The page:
During the HipHop Pedagogy Lightning Rounds, many community groups got to share all the great work they are doing with Hip Hop. Dr Elliot Gann gave such an inspiring overview of his program Today’s Future Sound. John Jennings, Nate Nevado, Nathan Jones, and Kareem Edouard all shared the amazing programs across the country they are involved in.
The book talks started with too many to list. I bought Dr. Emery Petchauer’s Schooling Hiphop: Expanding Hiphop Based Education Across the Curriculum and Albert “Prodigy” Johnson’s My Infamous Life: The Autobiography of Mobb Deep’s Prodigy and Dr P Thandi Hicks Harper’s book. All of them I got to meet with the author and get an autograph. Meeting Prodigy was super cool for me as listening to Mobb Deep growing up and seeing an artist interested in the community and Hip Hop Education movement was exciting.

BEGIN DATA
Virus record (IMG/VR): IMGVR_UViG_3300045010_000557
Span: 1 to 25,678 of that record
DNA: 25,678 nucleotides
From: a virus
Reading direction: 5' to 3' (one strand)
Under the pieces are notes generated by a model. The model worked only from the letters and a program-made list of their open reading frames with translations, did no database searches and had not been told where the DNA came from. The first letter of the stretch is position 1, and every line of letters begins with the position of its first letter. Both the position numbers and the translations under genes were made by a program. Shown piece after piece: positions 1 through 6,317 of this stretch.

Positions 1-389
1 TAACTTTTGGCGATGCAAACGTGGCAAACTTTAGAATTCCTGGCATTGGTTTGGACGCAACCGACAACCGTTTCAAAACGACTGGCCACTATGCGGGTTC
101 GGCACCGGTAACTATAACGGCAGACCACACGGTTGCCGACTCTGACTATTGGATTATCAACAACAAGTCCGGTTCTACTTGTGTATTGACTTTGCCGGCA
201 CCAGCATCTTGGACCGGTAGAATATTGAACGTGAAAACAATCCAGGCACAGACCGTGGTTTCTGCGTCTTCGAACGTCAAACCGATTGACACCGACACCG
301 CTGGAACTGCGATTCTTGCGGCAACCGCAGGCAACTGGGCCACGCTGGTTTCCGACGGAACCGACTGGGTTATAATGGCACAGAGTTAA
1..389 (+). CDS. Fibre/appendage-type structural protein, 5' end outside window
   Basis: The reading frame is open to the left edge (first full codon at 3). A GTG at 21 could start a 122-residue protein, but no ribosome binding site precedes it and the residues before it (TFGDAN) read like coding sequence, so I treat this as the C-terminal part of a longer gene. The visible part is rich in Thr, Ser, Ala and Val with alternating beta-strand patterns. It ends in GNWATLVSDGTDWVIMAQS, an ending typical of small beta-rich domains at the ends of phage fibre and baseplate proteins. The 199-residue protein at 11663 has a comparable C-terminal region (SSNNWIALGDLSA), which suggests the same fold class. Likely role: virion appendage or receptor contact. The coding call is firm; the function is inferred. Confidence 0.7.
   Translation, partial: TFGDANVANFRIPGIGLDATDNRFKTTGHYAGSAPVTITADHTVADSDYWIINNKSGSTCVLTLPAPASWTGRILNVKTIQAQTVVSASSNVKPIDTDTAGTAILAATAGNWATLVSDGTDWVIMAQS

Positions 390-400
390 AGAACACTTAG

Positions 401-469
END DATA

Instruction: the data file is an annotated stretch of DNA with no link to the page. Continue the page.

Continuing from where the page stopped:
I spent day 2 not at the conference but going on my own Hip Hop self guided tour of NYC. I came back with so many great ideas, new friends and energy to make a difference for youth back in Canada. Schools and curriculum don’t work for all students and by engaging in Hip Hop as pedagogy can make a more accommodating space for youth.
The Conference Agenda Agenda: http://steinhardt.nyu.edu/scmsAdmin/media/users/sl1716/Hip_Hop/CLEANTTIIIProgramCopy.pdf